In a perverse way, there is possibly no better means of trying to get our 21st century heads around anti-Semitism than looking through a collection of anti-Semitic postcards. This was quite a popular pre-Hitler genre with one of the biggest collections being held at Vienna’s Jewish museum. Zeno, a digital publisher based in Germany has offered a similar collection of 1100 cards on a CD-ROM and flicking through them, as I discovered when going through Vienna’s collection, is strangely instructive. The Zeno publication is based on a collection held by Wolfgang Haney in Berlin and is international, dating from 1893-1845. The Vienna collection avoided Nazi propaganda postcards, which I can understand, but when seen in context, it makes more sense (in a perverse way) to include them. There are a number of general observations to make: the cards from the Haney collection come from everywhere including the UK and America .They were thus a world-wide phenomenon. In the UK, tailors are mostly parodied whereas in America, it’s pawnshop merchants. Churchill is portrayed as a Jew, and so is Stalin – yet Communist propaganda is just as relentlessly anti-Semitic as the propaganda of National Socialism. From the late 19th century onwards, Jews are shown as hilariously fat or sinisterly thin; fantastically rich or miserably poor – German postcards show scenes from a mythical anti-Semitic character called ‘Der kleine Cohn’ – or ‘little Cohen’ with songs to sing at his funeral or another ‘hit’ which was frequently reproduced called ‘Have you seen little Cohen?’. Everyone is indescribably ugly with exaggerated physical attributes as seen in the Kikeriki caricature of Offenbach elsewhere on this page. But in another postcard, extrapolating from these exaggerated physical features is a cartoon showing naked recruits being examined for military service in 1914 with the medical officer holding his hands apart as if to show the size of a recently caught fish – only he’s gazing at the endowments of a Jewish recruit. There is much more along the line of sexual incontinence, with gorgeous blond women marrying hideously ugly Jewish men and variations on the theme of Susannah in her bath surrounded by drooling men in Hasidic garb. Oddly enough, there is very little parodying of Jewish support for the arts or investments in local community, though there is a vicious photo of Rothschild’s enormous hospital in Vienna which manages to twist even the most altruistic gestures into an object of ridicule.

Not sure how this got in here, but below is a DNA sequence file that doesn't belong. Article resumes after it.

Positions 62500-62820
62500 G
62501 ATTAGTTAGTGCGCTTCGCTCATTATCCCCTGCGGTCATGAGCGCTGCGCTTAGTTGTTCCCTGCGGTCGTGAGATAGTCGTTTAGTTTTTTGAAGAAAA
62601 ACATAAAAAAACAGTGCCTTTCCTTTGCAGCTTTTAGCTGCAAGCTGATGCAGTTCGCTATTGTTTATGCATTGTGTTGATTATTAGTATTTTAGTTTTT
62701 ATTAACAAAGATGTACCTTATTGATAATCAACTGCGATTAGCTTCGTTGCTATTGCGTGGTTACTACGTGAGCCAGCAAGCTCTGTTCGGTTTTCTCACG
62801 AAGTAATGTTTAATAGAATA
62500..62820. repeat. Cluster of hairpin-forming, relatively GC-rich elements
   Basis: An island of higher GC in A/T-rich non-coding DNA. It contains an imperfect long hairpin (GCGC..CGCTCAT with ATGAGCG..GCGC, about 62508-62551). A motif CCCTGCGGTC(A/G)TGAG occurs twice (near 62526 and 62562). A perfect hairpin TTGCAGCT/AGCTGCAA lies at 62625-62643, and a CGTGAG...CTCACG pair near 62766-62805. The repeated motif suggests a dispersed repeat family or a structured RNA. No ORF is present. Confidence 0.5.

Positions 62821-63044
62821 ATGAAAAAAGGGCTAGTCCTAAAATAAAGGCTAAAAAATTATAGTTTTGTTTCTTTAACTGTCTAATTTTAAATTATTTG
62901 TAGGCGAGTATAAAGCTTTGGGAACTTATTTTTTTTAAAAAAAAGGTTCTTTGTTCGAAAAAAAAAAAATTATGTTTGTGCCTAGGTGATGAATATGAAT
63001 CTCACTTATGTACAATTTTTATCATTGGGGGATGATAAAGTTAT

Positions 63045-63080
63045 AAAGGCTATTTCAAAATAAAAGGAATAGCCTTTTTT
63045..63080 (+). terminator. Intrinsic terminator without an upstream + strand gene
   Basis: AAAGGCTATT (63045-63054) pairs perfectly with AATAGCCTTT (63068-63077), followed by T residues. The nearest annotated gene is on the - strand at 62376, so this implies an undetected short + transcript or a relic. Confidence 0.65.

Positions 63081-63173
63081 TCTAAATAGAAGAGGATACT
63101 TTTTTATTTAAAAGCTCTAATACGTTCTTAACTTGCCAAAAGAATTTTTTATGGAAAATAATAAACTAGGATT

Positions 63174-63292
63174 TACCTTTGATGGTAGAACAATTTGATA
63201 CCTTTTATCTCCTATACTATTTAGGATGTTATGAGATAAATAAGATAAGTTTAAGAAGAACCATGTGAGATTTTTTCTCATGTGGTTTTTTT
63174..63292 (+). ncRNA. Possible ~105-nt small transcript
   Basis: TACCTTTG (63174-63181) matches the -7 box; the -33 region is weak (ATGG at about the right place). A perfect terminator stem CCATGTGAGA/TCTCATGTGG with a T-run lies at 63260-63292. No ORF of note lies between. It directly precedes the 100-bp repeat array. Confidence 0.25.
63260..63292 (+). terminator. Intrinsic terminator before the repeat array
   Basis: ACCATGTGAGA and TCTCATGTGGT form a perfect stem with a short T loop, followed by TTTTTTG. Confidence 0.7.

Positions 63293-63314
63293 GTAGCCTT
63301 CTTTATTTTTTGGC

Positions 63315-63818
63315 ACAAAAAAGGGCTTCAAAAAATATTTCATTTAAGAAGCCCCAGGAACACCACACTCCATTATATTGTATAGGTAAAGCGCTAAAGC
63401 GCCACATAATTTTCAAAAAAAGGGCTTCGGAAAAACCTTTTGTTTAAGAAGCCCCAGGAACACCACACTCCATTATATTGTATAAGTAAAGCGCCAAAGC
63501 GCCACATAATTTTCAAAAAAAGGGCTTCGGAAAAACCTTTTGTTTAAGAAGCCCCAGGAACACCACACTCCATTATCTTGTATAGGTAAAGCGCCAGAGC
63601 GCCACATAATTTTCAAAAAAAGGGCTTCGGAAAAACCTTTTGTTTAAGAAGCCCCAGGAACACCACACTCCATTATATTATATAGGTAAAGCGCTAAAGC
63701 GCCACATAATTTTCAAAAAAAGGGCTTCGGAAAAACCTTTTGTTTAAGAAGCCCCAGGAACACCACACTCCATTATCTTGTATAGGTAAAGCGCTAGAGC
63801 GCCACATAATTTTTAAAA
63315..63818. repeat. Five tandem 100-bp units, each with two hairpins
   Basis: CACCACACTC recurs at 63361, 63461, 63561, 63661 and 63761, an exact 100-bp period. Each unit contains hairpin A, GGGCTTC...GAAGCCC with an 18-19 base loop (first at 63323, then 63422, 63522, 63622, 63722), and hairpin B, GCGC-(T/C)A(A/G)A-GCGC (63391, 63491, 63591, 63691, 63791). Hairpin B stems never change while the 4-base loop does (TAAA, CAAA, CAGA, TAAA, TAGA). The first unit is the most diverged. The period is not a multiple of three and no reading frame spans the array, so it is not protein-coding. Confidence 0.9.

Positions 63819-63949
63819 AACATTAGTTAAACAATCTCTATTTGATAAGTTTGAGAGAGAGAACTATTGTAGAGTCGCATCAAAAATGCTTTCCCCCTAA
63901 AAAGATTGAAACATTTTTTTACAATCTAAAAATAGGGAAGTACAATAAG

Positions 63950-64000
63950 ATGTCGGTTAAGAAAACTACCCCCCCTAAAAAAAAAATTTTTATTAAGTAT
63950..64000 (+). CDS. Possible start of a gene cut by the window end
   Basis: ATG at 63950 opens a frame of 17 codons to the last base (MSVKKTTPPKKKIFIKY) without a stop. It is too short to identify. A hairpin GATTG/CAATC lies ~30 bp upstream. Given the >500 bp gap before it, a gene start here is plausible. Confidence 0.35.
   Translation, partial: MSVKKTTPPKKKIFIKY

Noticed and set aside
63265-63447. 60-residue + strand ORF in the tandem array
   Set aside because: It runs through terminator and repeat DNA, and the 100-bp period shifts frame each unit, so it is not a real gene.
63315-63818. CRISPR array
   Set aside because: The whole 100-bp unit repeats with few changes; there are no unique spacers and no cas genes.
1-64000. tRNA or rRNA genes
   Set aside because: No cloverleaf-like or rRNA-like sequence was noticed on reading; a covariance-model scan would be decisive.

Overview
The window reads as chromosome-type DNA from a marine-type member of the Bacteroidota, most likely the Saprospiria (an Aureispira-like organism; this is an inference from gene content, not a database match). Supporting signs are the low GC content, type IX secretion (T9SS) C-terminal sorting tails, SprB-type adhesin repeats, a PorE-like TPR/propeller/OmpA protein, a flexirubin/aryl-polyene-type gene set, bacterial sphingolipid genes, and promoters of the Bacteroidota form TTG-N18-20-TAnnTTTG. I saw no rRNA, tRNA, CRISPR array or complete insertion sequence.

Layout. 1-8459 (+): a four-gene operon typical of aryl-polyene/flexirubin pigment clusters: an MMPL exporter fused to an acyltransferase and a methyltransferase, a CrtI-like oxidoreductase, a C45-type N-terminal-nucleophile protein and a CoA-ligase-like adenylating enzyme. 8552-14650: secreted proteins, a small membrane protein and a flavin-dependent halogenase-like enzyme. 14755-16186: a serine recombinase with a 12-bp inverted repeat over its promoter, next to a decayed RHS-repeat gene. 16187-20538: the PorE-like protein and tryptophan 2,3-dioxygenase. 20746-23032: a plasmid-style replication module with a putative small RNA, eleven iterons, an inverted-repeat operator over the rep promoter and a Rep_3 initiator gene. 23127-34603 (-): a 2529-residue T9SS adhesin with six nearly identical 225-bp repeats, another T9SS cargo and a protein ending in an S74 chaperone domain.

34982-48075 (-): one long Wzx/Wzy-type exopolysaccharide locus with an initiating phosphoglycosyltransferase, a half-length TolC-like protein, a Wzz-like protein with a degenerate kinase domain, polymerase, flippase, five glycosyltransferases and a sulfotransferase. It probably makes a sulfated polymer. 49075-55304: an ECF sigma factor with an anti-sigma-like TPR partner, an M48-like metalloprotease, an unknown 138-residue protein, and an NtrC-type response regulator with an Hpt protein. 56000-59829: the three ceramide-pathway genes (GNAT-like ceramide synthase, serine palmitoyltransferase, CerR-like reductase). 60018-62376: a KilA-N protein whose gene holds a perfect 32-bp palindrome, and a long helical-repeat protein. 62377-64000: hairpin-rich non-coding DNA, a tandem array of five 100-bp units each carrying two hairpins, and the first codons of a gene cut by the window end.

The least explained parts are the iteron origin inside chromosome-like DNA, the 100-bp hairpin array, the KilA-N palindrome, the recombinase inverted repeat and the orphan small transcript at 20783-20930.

Such unbridled representations of Jews were meant to stir up hatred and were used in equal measure from the left and the right. One of the most offensive themes, played on hundreds of postcards, is that of the Jew at the Spa resort. Having taken the waters at Karlsbad (or wherever) they promptly crap themselves. Dreyfus is the subject of many French cards – and indeed, the French nearly outdo the Germans, Russians and Poles for grotesque vulgarity. As early as the turn of the century, there are frequent representations of Jews being forced to move to Palestine. Occasionally, there is a postcard that genuinely stirs the soul such as a portrayal of a young man (not the usual Jewish persiflage) weeping over his murdered wife and child with the caption ‘After the Pogrom’ – but equally, there are a number of cards showing Jews from the Pale of Settlement fleeing to Germany where they are shown not only to find security, (‘what more should they expect?’ being the apparent implication) but also enormous financial success (the cheek!) – of course, non-Jewish Germans are shown in rags. The cards dating from the Nazi years are particularly intriguing as they often show soldiers ‘clearing’ villages of Jews or erecting signs designating quarters where only Jews are allowed to live. Others show men with swastikas sweeping Jews away, usually with letters spelling ‘Palestine’ in the background. Despite all of the deep unpleasantness, there seems to be no actual portrayal of mass-murder. That the intentions imply that this must be the unavoidable outcome is far more apparent today than it perhaps was at the time. It could be argued that the cards inspire and encourage the deepest imaginable hatred, but at no time instruct to kill. How wise we think ourselves in retrospect – and casually, I wonder if today’s equivalent of these hateful cards aren’t computer games where people run riot massacring everyone they deem to be ‘an enemy’. Only time will tell – but I’m quite sure that the people who considered it ‘harmless fun’ to show ugly, fat Jewish women dirtying themselves in Karlsbad would have answered with similar arguments that such petty vulgarities were merely allowing people to let off steam. Indeed, by laughing at such caricatures, it fused the anger that might have led to violence. One of the most cynical cards in the collection shows a young blond man walking past a couple of anti-Semitic caricatures and a cross between a music-hall Gollywog and a spiv. It carries a quote from the much admired Jewish poet Heinrich Heine that comes from his 1824 ‘Aus der Harzreise’ (‘Extracts from a Journey to the Harz Mountains’) with the verses ‘…Alle Menschen, gleichgeboren/ Sind ein adliges Geschlecht’ (‘…Equal, all mankind is born/ And form a noble race’. I’m no psychologist, so I can only speculate – but looking through such a collection that was no-doubt deemed ‘harmless fun’ when produced, one sees the equivalent of many tiny stones, that when taken together, present us with a gigantic mosaic portraying mass-murder and cultural annihilation.